and the years of continuous work of many activists, there is currently an increased sensitivity for obvious forms of racism in Germany – the usurpation of so-called “Hygienedemos” by right-wing extremists is being monitored in the media, racist structures in the police force are being uncovered, streets are being renamed. However, both everyday racism and the pursuit of structural anti-racist change often run further under the radar. MIMIMI Space is an experimental, interdisciplinary format that creates a space for artistic engagement with racism, a laboratory for self-reflection and healing.
Ricardo de Paula’s tool is contemporary dance. Accordingly, the Black body is at the centre of the project, with its inscribed history, memories and experiences. The knowledge of the historical origins of racist structures and the philosophies and ways of thinking that determine them creates the basis for looking ahead. With an awareness of the past and a vision for the future, MIMIMI Space questions the present.
The main source of inspiration for the approach of the project is quilombismo, a concept of solidarity. In his essay “Quilombismo: An Afro-Brazilian Political Alternative” from 1980, Abdias do Nascimento sketches the ideal image of an alternative free and democratic community of solidarity, in which Blacks restore their freedom and human dignity. Taking recourse to the historical experience of quilombos, he argues that everywhere there are other examples of lived solidarity, quilombismo. For MIMIMI Space, artists, activists and researchers jointly develop artistic formats in this spirit, in which knowledge from the different fields flows in and mutually enriches each other.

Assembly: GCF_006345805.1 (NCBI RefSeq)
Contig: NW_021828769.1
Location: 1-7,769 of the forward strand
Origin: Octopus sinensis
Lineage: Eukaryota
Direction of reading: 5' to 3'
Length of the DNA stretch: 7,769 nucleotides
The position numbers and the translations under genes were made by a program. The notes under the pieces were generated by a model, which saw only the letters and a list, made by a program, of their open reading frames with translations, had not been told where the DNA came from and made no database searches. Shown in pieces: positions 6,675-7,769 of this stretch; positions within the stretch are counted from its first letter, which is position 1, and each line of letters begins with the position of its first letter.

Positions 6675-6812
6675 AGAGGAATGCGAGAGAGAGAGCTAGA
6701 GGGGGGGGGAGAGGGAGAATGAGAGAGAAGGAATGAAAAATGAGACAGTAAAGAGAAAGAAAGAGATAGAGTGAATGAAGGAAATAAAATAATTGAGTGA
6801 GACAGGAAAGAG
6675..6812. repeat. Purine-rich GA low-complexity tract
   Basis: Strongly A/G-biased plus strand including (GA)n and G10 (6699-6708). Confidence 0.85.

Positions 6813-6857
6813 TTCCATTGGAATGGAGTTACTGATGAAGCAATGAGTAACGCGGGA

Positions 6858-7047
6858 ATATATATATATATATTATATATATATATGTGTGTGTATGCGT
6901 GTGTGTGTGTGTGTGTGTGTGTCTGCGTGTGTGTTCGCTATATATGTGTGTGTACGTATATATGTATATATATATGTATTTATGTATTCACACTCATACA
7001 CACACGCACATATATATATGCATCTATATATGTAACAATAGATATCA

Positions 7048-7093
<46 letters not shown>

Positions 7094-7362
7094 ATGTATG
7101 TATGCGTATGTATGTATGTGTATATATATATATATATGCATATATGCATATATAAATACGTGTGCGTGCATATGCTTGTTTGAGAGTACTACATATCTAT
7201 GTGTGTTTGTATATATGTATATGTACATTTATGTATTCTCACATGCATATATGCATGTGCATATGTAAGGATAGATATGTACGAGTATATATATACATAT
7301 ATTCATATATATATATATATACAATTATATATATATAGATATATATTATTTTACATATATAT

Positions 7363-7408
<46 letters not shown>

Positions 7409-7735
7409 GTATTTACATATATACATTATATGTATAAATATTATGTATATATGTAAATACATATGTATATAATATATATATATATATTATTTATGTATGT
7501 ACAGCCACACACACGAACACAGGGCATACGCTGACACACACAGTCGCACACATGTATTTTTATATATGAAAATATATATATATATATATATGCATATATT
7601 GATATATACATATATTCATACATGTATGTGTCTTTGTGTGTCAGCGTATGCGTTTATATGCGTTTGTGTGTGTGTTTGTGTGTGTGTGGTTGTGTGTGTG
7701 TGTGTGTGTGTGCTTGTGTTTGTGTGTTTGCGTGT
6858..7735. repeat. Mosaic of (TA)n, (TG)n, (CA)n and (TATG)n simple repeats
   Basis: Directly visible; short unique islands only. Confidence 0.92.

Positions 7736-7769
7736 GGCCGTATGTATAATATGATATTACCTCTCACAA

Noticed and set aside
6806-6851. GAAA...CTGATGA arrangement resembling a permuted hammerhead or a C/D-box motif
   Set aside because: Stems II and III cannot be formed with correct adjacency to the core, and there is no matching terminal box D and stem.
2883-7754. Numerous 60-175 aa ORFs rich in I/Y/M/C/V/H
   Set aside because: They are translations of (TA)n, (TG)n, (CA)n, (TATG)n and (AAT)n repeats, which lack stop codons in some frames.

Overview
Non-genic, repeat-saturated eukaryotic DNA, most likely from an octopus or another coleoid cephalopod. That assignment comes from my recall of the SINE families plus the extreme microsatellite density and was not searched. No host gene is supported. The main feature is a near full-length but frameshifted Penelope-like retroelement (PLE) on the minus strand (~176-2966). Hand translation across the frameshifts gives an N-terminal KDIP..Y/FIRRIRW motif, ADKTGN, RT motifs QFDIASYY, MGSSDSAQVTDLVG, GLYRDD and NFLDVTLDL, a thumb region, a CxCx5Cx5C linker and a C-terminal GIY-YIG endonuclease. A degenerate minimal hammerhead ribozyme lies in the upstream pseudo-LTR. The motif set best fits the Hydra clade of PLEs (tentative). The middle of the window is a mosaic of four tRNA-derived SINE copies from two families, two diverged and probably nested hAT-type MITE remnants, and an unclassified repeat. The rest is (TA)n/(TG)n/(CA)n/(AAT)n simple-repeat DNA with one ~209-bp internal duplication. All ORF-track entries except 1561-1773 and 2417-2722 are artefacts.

December 2020 online at HAU4. Three encounters in different formats – a shared meal, performance, improvised dance – will illuminate different perspectives on the Black body and relate them to each other. The events will be framed by films and objects documenting de Paula’s artistic work. In always new ways, he points out the urgency of dealing with racism.